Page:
Early disease predicts lifelong cavities (2) because the process that results in cavities, once established, tends to be stable and chronic. ECC manifests frequently as pain and infection and disproportionately affects low- income children (3). Medicaid and the Children’s Health Insurance Program (4). The problem facing policy makers is selecting interventions that have greatest potential for reducing both disease and costs.
System dynamics is “a methodology for better anticipating the likely effects of interventions in dynamically complex situations” (5). It maps the causes of a persistent problem and uses computer simulation to compare alternative policies and intervention strategies that might alleviate the problem. System dynamics has been applied to health care delivery and population health for chronic conditions affecting oral health and to various public health initiatives. Although it does not predict. The objective of this study was to formulate a system dynamics model to assess and compare ECC interventions for benefits and costs among young children in Colorado.
Its framework can be applied to other locales. Top of Page. Methods. Our basic model structure, developed by a work group of pediatric medical, dental, and public health experts, separates children by age (0- 6, 7- 2.
ECC (low, moderate, high), using household income as a surrogate for risk. Risk is considered a key element in determining allocation of public health and dental care resources (6,7).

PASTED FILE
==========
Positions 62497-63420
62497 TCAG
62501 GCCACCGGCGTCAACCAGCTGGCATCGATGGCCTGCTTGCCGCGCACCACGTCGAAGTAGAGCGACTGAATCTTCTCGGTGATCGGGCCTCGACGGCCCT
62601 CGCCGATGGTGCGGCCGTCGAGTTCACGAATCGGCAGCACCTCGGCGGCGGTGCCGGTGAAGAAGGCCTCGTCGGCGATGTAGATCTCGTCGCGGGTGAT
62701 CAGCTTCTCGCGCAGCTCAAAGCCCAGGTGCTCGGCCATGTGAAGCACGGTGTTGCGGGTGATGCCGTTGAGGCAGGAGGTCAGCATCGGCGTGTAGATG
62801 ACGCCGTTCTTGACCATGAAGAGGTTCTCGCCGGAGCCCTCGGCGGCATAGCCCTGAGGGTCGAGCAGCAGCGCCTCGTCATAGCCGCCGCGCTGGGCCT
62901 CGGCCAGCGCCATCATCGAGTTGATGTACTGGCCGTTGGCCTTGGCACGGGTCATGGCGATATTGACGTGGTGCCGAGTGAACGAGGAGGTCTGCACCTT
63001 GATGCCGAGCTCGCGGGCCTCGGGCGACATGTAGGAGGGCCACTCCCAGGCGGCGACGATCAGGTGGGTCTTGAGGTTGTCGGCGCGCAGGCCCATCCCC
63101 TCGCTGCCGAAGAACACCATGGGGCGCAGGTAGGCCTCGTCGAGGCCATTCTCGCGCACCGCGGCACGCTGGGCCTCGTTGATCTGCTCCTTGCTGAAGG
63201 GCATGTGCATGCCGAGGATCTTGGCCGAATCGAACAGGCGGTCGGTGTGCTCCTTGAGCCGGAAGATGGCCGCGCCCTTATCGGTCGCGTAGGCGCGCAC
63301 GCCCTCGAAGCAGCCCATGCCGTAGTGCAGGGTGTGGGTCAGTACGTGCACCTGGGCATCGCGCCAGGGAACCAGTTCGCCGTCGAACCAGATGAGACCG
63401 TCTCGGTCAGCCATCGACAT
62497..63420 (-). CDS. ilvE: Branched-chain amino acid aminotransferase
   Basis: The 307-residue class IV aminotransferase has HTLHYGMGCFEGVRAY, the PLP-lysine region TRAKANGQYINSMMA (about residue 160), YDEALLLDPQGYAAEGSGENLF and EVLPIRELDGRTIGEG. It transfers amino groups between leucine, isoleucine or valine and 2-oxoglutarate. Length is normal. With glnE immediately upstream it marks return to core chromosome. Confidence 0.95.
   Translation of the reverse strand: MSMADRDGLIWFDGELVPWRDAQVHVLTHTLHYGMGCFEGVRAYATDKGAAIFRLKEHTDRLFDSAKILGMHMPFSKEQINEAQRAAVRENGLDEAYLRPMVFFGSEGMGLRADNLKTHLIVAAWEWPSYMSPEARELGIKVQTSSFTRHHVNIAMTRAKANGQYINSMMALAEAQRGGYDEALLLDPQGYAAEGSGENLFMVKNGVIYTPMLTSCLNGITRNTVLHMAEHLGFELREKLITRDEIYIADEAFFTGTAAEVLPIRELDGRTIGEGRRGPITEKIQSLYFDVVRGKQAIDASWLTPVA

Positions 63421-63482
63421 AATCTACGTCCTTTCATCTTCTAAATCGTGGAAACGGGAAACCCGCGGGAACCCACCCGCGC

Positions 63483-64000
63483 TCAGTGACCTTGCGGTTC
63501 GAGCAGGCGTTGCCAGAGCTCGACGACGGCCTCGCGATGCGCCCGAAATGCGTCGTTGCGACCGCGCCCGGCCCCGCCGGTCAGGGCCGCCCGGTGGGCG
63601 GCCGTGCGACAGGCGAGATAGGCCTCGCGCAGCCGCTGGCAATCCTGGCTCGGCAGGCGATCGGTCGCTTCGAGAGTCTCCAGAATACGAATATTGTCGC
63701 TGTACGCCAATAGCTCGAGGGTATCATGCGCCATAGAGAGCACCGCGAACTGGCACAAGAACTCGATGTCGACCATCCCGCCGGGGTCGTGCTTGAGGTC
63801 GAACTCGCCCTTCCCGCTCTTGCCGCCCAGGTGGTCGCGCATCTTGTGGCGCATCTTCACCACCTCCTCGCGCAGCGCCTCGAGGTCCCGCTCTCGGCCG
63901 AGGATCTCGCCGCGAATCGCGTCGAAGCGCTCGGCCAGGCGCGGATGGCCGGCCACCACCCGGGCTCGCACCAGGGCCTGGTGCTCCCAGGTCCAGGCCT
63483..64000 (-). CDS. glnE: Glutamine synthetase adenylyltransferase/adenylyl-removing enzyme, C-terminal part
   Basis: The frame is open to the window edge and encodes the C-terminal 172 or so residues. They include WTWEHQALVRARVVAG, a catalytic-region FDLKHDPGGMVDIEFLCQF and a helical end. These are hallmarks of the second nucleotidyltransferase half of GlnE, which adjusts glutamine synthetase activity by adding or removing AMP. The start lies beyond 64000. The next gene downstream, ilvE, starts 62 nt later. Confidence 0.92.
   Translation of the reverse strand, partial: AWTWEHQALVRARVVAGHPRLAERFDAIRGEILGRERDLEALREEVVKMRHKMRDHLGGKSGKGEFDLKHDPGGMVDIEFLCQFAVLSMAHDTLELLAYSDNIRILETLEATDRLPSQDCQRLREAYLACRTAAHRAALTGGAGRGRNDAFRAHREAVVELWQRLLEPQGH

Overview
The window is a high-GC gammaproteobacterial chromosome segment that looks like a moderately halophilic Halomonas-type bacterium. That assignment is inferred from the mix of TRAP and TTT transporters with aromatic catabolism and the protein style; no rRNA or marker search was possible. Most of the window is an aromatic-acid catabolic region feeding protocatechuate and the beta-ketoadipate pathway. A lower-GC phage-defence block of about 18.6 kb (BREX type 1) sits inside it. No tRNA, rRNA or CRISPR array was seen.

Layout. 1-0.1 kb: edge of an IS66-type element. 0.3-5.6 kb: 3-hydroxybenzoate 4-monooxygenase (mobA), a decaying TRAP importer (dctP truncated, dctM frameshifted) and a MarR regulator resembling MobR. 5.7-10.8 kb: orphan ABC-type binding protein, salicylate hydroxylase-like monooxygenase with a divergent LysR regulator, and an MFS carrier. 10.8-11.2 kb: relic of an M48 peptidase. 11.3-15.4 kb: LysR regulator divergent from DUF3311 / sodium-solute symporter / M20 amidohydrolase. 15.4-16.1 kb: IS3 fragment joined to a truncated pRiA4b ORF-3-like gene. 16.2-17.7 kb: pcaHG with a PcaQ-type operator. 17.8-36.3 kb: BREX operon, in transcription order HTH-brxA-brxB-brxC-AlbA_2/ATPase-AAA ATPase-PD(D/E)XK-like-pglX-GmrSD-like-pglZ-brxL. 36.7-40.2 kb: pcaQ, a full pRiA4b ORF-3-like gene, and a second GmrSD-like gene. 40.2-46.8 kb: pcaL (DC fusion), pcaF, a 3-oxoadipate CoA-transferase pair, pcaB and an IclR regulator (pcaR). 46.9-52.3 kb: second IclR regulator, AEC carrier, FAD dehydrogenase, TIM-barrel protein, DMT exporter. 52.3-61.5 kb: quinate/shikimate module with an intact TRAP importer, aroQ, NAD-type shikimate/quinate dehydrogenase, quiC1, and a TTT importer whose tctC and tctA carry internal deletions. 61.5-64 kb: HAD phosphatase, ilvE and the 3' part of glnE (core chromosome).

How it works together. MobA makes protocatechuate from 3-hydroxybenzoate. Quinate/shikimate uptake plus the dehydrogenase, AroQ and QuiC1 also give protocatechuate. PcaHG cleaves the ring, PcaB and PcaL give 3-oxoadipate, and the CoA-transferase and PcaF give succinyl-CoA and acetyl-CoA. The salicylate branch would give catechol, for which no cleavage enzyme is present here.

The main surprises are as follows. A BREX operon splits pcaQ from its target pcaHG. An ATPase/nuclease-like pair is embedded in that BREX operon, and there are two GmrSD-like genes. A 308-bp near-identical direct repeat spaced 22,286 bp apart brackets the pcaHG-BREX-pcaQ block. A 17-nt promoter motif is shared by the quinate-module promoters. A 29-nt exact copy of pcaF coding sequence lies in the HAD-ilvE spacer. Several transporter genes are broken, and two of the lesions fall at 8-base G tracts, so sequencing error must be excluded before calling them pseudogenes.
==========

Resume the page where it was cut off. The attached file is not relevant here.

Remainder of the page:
Caries experience may vary over time with changes in socioeconomic status (8) and preventive interventions. Stages of ECCCaries is the disease process that causes cavities (Figure 1). The natural history of ECC begins with a newly erupted tooth that is not yet colonized by cariogenic bacteria. It progresses through the establishment of a biofilm that may be visible as plaque, followed by demineralization of the enamel resulting in a. With continued progression, the enamel breaks down, resulting in a cavity. Various preventive and disease management interventions may affect this progression at any point along the way.
At each point in the simulation, children move in at least 2 directions as they age and as ECC stages progress. With intervention, children can move in an additional direction if the intervention is sufficient to change risk. Figure 1. Stages of early childhood caries development among children aged 0 to 5 years. Symbols with 2 triangles touching at their vertices represent “valves,” indicating that various factors control the rates of flow.